An Awful Hike…
A Wonderful, Awful Hike.
May 12, 2017 / By Katie Hnatik
The weather had turned cold and rain was starting to fall. We had brought provisions for making sandwiches and had planned on taking a bit of a rest to enjoy our hard earned view and load up on calories before making the difficult journey back to the car, but with the cold and the rain, we decided to just keep hiking, with hunger, wobbly legs, and all. Now, I was sure I was not going to make it back to the car.
I had a jacket, a rain coat, rain pants, hat and gloves. You learn to take those things with you on any hike into the mountains in Alaska, even in the middle of summer. We even carried extra food and water. We try to be prepared for unexpected things. The weather in the mountains is unpredictable and can change quickly from warm to cold, wet, and rainy (or snowy come September). Even with my layers and rain gear, I was cold, shivering, and starting to panic.
It was mid-August and the day had started off very warm and sunny.
I was overweight and not in the best shape for this hike. Chris and I had started hiking the summer before and I had started to lose some of the weight that I’d been gaining in the years since high school, but during the winter in Alaska, most of us tend to hibernate and gain mass so I still had a ways to go.
I was ambitious in planning this hike. Chris had been on a portion of the trail the summer before with his step-brother. They had gone the 1.5 miles to the old ruins of Monarch Mine. Because he’d gone on the hike without me, I had a bit of a jealousy issue and wanted to out-do his first hike there. I also have an all-or-nothing attitude issue which means I tend to bite off more than I can chew (I’m working on that).
Because of the length, beauty, and difficulty of this trail, most people drop a car at the far end in Eagle river and hike it in one direction, making a two to four-day trip of the twenty-three-mile trail. It starts in the town of Girdwood where it climbs steadily, and then steeply in sections, in the first few miles up over a mountain pass.
It’s a beautiful and dramatic trail that puts you into the wilderness quickly. It starts as a moderate climb along a mountain side surrounded by forest. Gradually, as you reach the tree line, it opens up to mountain views on all sides, jagged peaks with large veins of quartz running through them. After a mile or so, the trail forks and you have the option to go right and continue a gradual ascent to the pass, or go left through the ruins of Monarch Mine, a gold mine operated from 1909-1938.
Past the ruins, the trail gets steep and passes along Crow Creek Cascade, a rushing waterfall that cuts deep into the mountain rock. Keep going and the two trails rejoin and you’ll cross a stream before reaching Crystal Lake at the summit, a small, turquoise lake nestled among the mountain peaks with an A-frame cabin. You can rent the cabin, but it usually books up months in advance. Moose, and wolves, as well as smaller critters like ptarmigans, and marmots can be seen here on occasion, with ground squirrels, mountain goats, Dall sheep, and bears frequenting the area.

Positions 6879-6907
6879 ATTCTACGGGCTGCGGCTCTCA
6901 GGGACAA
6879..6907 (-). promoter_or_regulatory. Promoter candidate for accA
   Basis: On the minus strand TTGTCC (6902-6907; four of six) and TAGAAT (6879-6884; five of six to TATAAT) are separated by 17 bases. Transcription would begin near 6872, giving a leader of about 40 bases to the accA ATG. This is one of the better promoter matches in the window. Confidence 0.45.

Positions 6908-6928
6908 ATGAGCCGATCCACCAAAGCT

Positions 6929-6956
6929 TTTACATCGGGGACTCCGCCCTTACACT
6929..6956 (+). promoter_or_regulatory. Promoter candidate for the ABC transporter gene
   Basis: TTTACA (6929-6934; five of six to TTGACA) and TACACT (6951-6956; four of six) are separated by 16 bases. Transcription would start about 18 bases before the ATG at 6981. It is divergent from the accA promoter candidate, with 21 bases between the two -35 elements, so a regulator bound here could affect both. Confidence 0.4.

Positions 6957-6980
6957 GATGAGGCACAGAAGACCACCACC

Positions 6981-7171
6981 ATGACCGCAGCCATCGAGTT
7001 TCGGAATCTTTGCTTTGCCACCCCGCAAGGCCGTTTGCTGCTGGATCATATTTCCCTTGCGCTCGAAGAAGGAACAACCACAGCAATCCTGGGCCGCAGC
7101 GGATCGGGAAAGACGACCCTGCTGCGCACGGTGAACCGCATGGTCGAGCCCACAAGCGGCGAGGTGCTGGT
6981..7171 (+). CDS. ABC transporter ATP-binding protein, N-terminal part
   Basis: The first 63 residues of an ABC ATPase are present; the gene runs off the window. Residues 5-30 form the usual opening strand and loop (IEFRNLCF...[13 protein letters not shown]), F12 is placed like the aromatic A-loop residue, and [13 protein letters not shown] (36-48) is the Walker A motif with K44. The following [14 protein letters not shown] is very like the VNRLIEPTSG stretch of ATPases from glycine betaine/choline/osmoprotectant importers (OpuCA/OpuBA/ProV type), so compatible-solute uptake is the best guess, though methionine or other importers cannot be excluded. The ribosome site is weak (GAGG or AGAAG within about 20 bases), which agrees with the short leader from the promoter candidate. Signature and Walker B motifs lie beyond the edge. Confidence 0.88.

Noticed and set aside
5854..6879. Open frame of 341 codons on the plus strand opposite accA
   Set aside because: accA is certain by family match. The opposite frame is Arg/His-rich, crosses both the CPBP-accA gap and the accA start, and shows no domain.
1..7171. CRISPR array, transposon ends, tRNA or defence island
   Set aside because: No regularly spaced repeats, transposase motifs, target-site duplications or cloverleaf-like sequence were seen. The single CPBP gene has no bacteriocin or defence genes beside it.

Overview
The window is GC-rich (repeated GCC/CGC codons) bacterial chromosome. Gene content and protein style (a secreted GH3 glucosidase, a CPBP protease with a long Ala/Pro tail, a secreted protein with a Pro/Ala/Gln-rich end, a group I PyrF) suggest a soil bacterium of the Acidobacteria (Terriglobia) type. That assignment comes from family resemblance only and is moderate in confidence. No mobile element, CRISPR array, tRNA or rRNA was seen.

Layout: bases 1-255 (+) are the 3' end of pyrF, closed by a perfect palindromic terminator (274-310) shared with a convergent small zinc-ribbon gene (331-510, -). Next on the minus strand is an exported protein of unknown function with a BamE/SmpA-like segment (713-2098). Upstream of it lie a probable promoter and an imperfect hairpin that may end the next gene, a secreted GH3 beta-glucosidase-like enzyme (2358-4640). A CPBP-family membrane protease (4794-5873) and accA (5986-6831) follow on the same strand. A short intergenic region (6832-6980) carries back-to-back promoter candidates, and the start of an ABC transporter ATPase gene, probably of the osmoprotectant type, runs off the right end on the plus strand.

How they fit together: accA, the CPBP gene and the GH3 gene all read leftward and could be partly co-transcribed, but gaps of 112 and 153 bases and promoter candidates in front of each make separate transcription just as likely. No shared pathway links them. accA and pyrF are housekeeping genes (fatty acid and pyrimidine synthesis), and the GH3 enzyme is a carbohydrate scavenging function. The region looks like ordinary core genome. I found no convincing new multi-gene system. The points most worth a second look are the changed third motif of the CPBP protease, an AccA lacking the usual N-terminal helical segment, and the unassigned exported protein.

Raven Glacier greets you on the other side of the pass along with a Chugach National Forest sign marking the peak elevation of the trail at 3500 ft as you start your descent into the valley. A little more than seven miles from the trailhead in Girdwood (a couple of miles down the valley from the bottom of the pass) is Raven Gorge.
My plan was to hike up and over the pass, down the valley at least to the gorge, and then make the return trip up and over the pass and back down to the parking lot for a total of 14.5 miles.
Chris and I had been on many outings into the woods. I’d been camping in Alaska’s wilderness with my family since I was a baby. Bears are big talk in Alaska, but you rarely catch a glimpse of them. It was during this trip that we saw our first bears while hiking. There were two of them and they started as little black dots breezing across the mountain side. They moved surprisingly fast and at first, we weren’t even sure they were bears. As we descended into the valley, they gradually moved lower. We kept our eyes on the dots, keeping track of them as we moved. They seemed to be hunting the ground squirrels that live in these alpine areas, but they stayed rather high on the hillside so we weren’t concerned.
We reached the valley floor. Raven creek runs through the valley, but when you first climb down from the pass, it’s still forming. On one side of the valley, water runs in many small streams from Raven Glacier and on the other, a stream flows through the mountains. There is a larger river crossing further down valley where the trail crosses Eagle River. That crossing requires careful consideration and safety precautions since it can swell and be swift and dangerous. Here though, the water is narrow and more shallow, all the smaller streams having not yet converged. The water, nevertheless, is glacier water and is numbingly cold. We rolled up our pants, donned sandals that we brought for the occasion, unbuckled our backpacks for safety, and trudged through the stream, hooting, hollering, and laughing at the cold, then bursting out of the water onto the rocky shore on the other side.